22 October 2010


AGGRESSIVE PREY. A recent study conducted in the waters off Australia suggests that in the absence of natural predators, prey species not only populated beyond sustainable levels, they also behave in a manner inconsistent with nature's balance. The study found that "Little fish are cautious and timid around big, hungry fish, and rightly so. But when populations of predators like tuna and shark shrink because of human fishing, small prey become more adventurous", overgrazing seaweed and venturing farther and for longer periods of time in search of mates.

These observations are consistent with our experience with many land species. Name any habitat, and you'll find that where human interference has removed predators (wolves, mountain lions, coyotes, rattlesnakes, raptors), their prey species (deer, elk, rabbits, rodents) have increased in numbers to the point of becoming a peril on highways, but a pestilence in urban and suburban parks and neighborhoods.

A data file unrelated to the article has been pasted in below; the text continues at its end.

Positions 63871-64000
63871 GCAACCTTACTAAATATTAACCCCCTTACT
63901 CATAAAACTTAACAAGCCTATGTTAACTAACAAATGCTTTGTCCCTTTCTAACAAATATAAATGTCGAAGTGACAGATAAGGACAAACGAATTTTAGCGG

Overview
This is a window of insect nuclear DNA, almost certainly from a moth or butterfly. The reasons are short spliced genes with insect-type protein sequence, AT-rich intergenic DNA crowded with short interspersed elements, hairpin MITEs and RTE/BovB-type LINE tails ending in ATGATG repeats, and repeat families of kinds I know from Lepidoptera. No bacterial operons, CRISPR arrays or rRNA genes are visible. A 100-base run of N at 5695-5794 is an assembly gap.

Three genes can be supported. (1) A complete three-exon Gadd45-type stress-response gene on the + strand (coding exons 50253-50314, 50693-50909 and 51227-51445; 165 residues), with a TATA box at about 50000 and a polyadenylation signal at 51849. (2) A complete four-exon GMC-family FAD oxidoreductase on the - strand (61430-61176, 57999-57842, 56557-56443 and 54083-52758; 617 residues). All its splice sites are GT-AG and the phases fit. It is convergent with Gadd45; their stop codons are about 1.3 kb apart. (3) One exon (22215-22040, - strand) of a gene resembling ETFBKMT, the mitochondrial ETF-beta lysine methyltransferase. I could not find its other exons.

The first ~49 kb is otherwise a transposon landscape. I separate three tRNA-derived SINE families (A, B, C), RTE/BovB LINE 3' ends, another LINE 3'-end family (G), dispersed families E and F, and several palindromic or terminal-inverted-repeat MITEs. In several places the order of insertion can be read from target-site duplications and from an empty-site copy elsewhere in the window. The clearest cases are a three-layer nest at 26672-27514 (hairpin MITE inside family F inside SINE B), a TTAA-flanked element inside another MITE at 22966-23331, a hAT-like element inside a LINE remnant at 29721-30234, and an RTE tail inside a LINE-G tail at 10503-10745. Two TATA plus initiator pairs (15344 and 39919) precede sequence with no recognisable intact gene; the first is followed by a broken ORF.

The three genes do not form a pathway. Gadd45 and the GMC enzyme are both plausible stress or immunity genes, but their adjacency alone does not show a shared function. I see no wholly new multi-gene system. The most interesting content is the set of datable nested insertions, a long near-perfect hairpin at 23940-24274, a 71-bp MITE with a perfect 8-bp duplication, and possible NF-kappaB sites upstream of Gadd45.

The take-home lesson? Allow nature to reach her own dynamic balance. Do not interfere.

LONG HAIR. 55-year old Dominique Browning takes up the cause of growing one's hair as one pleases, independent of fashion or societal expectations, in Why Can't Middle-Aged Women Have Long Hair? Her responses to various huffy objections are lucid and resonant. Among the objections --
  • You're acting out.
  • You're still living in the '70s.
  • Long hair is high maintenance.
  • Men like long hair.

Hedonists and nonconformists of the world, take note.

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